“I thought if we can make a dent in those two things, then I’ll be happy. I didn’t know if it could be done, or how long it would take, but it has been done now,” Wilder told the paper, “and I feel confident about that purpose being accomplished, and now I can go back to watercolor painting and maybe acting.”
Wilder’s motivation in his activism, he told People, was hearing Radner’s voice. “All along I kept hearing Gilda saying, ‘Don’t just sit there, dummy, do something!’”
When he was walking through the halls of Congress, waiting to testify about the issue, Wilder told People, “I could hear that raspy, whining voice—Gilda’s—saying, ‘Go on, don’t make such a big deal of it. Now, don’t get mushy, don’t get melancholy. You’re not the victim. I was the victim. Don’t go soft and sad and poetic, as if a great tragedy happened to you.’”
“He was very sincere and dedicated about the importance of Gilda’s Club, and talked to Gilda as if she were alive,” said Safani. “I wasn’t there, but he was very proud when he cut the ribbon to open the building. He was happy to be involved.”
In 1991, he married his fourth wife, Karen Boyer, and moved to Connecticut—but, said Safani, “I’m sure this is one of the proudest things he did: to be able to help cancer patients.”
In person, Wilder was humorous, she said. “He is the way he is,” she said, using the present tense. “The way he speaks is very much the way he is. He is not very much different to the person you see regularly.”
Since 1995, 11,000 individuals and families have visited the NYC branch of Gilda’s and the group today has over 4,200 members.
Over the years, Gilda’s Club has also grown nationally: There are 16 clubhouses across America, said Safani. In 2009, Gilda’s Club Worldwide merged with The Wellness Community to form the Cancer Support Community (CSC), now the largest cancer support network in the country.
In 2013 Wilder objected when the Madison, Wisconsin, chapter, who said younger members were unaware of Radner, wanted to change its name from Gilda’s Club to a CSC variant.
Wilder told of his shock of being informed of this: “[The reporter] told me about the name change and I said, ‘I had no idea.’ Then I pictured that Gilda was hearing it too and that she was really sad and asking me, ‘How could they do that?’ She would have cried.
“As her husband I could have told [Gilda’s Club of Madison] that ‘I think it would hurt Gilda’s feelings terribly if she were watching what you’re doing and that there’s no reason to hurt her or those who love her. There are millions of people who still love her.”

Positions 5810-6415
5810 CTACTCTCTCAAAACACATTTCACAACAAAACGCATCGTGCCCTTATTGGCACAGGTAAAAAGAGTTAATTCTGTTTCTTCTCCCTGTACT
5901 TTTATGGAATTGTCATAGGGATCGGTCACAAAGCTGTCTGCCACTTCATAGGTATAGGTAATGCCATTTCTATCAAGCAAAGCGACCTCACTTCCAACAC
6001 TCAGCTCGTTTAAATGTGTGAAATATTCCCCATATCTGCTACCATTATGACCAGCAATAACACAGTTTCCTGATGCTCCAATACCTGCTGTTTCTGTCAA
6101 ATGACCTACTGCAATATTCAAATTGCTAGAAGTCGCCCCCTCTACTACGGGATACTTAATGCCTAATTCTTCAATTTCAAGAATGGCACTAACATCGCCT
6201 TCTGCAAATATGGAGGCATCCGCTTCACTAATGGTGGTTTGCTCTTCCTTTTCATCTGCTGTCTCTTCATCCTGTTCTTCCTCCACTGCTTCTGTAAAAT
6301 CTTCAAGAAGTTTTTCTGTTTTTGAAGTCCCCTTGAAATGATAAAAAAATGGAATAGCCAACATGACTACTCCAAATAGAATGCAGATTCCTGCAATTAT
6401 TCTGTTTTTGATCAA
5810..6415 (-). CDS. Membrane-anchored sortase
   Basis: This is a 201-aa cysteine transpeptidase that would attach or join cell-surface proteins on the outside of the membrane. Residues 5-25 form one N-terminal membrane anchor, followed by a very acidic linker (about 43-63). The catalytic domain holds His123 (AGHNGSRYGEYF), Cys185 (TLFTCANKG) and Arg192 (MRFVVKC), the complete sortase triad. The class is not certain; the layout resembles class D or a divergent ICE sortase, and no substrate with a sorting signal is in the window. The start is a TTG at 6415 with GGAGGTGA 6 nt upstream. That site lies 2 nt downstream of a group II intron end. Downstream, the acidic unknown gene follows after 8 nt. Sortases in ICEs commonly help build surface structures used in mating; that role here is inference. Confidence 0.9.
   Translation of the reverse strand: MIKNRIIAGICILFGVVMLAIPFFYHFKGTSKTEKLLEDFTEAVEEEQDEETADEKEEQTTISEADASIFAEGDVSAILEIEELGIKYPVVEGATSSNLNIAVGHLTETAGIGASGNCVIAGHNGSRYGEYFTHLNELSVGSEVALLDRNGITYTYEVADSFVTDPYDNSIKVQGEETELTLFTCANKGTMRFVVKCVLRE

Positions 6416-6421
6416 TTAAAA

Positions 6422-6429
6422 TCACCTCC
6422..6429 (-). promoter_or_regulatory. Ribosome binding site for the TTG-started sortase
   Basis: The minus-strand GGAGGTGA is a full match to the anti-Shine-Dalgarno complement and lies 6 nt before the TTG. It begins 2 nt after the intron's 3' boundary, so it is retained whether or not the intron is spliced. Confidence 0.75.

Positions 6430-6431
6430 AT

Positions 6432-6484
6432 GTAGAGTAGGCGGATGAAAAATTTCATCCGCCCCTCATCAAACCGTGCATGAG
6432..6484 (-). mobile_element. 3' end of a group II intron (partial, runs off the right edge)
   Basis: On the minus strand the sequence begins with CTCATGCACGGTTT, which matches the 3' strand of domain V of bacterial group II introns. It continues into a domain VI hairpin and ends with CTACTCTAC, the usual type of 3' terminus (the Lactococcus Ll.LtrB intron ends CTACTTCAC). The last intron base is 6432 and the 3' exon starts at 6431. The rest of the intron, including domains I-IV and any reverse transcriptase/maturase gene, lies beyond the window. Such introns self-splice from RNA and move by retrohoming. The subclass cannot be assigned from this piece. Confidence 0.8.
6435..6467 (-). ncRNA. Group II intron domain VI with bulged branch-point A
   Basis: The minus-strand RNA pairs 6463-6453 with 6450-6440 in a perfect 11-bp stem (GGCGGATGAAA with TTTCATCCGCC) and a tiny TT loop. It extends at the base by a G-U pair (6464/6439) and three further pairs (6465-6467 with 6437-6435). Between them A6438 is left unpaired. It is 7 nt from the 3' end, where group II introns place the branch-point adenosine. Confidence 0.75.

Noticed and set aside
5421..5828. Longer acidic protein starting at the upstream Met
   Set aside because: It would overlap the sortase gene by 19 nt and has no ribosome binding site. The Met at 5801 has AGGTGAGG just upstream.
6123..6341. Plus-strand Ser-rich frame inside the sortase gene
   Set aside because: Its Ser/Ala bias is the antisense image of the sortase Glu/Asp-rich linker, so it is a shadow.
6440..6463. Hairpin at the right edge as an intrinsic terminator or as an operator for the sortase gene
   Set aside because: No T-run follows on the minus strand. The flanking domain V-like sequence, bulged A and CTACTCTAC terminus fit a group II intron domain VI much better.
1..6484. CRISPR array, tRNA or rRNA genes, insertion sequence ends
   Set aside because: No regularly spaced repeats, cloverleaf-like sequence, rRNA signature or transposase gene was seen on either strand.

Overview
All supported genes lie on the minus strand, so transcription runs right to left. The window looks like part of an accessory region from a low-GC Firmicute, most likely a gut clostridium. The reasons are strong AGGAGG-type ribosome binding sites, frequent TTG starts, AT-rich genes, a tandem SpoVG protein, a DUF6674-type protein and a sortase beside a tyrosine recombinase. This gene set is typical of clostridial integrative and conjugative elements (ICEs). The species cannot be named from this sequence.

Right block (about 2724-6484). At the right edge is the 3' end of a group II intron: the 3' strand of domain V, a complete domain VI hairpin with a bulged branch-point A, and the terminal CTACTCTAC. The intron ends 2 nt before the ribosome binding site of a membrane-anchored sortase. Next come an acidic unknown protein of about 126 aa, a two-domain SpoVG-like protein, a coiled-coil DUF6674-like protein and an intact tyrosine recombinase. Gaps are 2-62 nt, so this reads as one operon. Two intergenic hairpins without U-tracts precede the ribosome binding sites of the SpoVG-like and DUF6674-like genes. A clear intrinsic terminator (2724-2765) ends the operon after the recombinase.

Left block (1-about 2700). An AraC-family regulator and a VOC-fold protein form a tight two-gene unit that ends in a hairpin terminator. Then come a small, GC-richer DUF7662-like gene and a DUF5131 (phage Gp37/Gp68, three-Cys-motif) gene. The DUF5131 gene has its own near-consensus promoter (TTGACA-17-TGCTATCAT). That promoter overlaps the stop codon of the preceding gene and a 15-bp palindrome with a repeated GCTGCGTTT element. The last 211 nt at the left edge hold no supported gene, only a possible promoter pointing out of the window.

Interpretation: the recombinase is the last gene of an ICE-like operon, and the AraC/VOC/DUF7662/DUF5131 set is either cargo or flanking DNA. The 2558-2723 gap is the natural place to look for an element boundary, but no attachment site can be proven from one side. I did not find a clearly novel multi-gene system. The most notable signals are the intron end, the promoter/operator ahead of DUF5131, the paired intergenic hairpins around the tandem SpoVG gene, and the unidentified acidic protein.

Today, Gilda’s Club has grown to embrace patients, family, friends, caregivers; children, teens, and adults.
Over 20,000 people use its services annually, said Safani. There are support groups, workshops, and social activities. “There is a program for everyone, because we feel cancer doesn’t just impact the person diagnosed, but the immediate network of that person, too. Everyone who has been impacted through cancer comes together here. You can make lifelong friends, and come together to live with cancer, whatever the outcome.”
The spirit of Radner lives on very tangibly: A cartoon of her is featured all around the West Houston Street clubhouse, and every year Gilda’s Club holds GildaFest, a comedic celebration of Radner, which honors innovative female comedians.
This year’s honoree was Melissa McCarthy, the year before that, Amy Poehler. “We try to keep the spirit of comedy alive and remember her in that way,” said Safani. “Gene was our honorary chair. He’s an icon of this organization.”
Gilda’s Club also performs outreach work in specific hospitals, and its present goal is to reach “the underserved communities of New York City,” said Safani. It has a “robust” Spanish program, and intends to go out “into every neighborhood to reach those who are uninsured and unemployed, where we feel the need is greatest.”
And still, in the spirit of Radner and Wilder, humor is central to the Gilda’s Club mission. “When you come to the clubhouse, you’ll meet people who are not incredibly sad. Everyone learns to live with cancer. Of course, you can’t change the outcome, but you can change how you decide to live with it. People who go through Gilda’s Club meet friends. Sure, we cry, we get angry, but we laugh and joke, and have a good time. Humor is an essential part of living with cancer.”